|Posted on:||Thursday, 9th May, 2019|
I’m back in Cambridge after an incredible week in Rwanda – and Salomé is back at home with her daughter and grandchildren. Thanks to sight-restoring cataract surgery last week at our partner hospital, Kabgayi Eye Unit, she is able to see them clearly after years of needless blindness.
Salomé is an incredible woman, whose courage and resilience in the face of huge challenges has been inspiring to see. It has been a joy to get to know her - and she welcomed us with huge generosity and patience. Not everyone would be willing to share a week like this with strangers from across the world. She could have had her treatment without being questioned, photographed and filmed at each stage of her journey - and yet she gladly chose to share her story, keen to help people in the UK understand more about the huge challenges facing people with conditions like cataracts in Rwanda. As well as drawing great strength from the prayers and messages sent by CBM supporters, she was happy that her story will help others like her by helping raise funds for our See the Way appeal and delivering more eye health services in rural Rwanda.
There are plenty of facts and figures that clearly show why we need to do more to improve eye health services, particularly for the world’s poorest people: 75% of the world’s blindness is avoidable. Over half is due to cataracts, which can be treated with surgery costing as little as £24.In Rwanda, nearly 48,000 people are blind or visually impaired, mostly due to treatable or preventable conditions.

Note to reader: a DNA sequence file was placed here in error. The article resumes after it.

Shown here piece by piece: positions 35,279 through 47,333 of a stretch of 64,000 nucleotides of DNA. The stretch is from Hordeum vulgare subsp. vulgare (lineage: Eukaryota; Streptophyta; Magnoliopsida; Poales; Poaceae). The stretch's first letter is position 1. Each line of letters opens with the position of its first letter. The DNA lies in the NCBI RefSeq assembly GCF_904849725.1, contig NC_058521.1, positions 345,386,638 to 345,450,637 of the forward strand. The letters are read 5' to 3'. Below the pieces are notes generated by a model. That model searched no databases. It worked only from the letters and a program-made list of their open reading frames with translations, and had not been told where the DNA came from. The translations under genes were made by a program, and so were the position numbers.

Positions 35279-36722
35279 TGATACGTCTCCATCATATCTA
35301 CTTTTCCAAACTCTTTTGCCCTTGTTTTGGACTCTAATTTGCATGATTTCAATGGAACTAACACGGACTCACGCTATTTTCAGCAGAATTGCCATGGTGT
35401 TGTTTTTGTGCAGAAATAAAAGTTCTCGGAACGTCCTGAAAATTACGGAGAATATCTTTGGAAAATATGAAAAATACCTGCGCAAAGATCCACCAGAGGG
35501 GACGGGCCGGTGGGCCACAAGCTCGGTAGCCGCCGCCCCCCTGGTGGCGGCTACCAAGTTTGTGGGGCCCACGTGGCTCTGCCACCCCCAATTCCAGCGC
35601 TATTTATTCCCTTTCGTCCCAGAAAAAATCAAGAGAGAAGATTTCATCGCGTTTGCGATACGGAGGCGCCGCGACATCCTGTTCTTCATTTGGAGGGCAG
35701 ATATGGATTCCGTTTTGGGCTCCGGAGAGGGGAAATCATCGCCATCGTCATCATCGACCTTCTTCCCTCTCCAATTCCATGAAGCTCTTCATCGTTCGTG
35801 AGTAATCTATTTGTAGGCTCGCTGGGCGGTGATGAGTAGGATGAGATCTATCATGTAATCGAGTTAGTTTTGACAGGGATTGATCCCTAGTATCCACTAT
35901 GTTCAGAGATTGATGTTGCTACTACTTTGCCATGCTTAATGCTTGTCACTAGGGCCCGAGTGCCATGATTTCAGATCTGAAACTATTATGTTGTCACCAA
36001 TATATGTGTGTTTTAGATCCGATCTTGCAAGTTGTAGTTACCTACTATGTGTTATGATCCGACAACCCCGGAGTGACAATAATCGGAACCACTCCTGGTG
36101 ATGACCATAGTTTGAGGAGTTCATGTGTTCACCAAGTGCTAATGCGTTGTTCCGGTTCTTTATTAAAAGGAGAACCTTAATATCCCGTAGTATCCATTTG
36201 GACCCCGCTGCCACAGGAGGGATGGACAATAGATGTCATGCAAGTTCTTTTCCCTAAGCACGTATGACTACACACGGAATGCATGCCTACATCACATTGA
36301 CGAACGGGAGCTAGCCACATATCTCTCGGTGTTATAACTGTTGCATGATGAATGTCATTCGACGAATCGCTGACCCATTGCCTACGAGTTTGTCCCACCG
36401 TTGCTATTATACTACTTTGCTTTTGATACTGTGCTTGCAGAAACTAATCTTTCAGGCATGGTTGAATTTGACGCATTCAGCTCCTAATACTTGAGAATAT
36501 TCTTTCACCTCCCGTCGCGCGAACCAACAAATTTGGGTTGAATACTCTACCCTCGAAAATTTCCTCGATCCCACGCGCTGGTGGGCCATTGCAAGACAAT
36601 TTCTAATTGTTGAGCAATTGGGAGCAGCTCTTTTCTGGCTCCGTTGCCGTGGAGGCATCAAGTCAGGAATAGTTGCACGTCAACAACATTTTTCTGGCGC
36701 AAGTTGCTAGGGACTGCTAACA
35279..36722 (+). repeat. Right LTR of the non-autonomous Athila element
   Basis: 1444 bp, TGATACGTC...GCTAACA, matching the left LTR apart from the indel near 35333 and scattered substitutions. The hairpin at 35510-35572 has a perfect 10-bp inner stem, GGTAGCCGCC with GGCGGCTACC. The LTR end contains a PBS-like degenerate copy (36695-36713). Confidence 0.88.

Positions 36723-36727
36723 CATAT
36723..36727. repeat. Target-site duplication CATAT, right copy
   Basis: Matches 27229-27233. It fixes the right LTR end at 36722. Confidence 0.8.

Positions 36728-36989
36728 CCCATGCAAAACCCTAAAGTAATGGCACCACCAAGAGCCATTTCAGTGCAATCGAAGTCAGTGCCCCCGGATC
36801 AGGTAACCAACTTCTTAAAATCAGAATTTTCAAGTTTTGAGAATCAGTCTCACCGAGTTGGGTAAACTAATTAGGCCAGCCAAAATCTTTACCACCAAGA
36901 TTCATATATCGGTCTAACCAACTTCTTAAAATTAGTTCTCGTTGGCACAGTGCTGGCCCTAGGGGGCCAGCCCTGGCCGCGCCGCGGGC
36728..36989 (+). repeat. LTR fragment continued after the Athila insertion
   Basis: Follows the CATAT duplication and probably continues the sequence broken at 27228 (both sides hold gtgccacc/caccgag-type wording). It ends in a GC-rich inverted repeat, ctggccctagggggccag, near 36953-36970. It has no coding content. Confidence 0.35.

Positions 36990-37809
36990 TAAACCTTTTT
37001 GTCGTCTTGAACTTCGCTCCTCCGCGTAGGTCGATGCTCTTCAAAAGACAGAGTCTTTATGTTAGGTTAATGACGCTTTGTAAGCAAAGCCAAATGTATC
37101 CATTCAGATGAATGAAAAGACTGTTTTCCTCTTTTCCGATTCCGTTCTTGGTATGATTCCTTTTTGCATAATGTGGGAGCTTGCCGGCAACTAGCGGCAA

But for me, it’s the stories behind the statistics that make the most compelling case for action. That’s why we decided to embark on this “real-time” project, following one person’s story before, during and after cataract surgery. I’ve been lucky enough to meet people whose lives have been transformed by CBM. And we want our supporters to have the chance to get to know people like Salomé too: to hear their voices; to see how they face barriers and choices that most of us never will; but also to see how much we have in common.
And every day, technology is providing new ways for us to bring people closer together, connecting those who enable CBM’s work to happen with some of the people whose lives are changed as a result. So with just a small team (myself, photographer Daniel and interpreter Immaculée) and minimal equipment, we could share Salomé’s beaming smile as she realised she could see, just minutes after it happened. Within hours, people in the UK could witness her walking independently through the hospital and hear her first impressions. I did my first live radio interview from a Rwandan mountain, sharing the latest news on Salomé’s return home with Premier Christian Radio listeners…and a few passing goats. And we could access supporters messages for Salomé online, reading them to her and her family before surgery, then showing her the prayers, and even video and photos of supporters sending her messages.
It was an enormous privilege to spend a week with Salomé, with her determination and resilience, and also her wonderful smile and infectious laugh. It’s made me very proud to be part of the CBM family – and if you’re one of the many supporters who helped make Salomé’s surgery, and so many others, happen, I hope you feel that pride too.Back